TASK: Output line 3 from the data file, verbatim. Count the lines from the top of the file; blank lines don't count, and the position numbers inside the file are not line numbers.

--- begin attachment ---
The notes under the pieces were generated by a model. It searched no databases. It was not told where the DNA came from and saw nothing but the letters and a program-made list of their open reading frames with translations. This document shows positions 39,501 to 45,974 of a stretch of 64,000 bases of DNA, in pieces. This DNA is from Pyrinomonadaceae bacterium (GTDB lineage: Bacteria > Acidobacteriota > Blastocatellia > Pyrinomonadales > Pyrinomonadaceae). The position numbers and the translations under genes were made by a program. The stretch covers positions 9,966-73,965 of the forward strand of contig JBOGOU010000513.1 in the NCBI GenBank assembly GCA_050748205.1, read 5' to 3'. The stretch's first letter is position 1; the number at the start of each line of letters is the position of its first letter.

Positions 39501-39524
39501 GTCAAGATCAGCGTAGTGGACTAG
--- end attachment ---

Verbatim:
39501 GTCAAGATCAGCGTAGTGGACTAG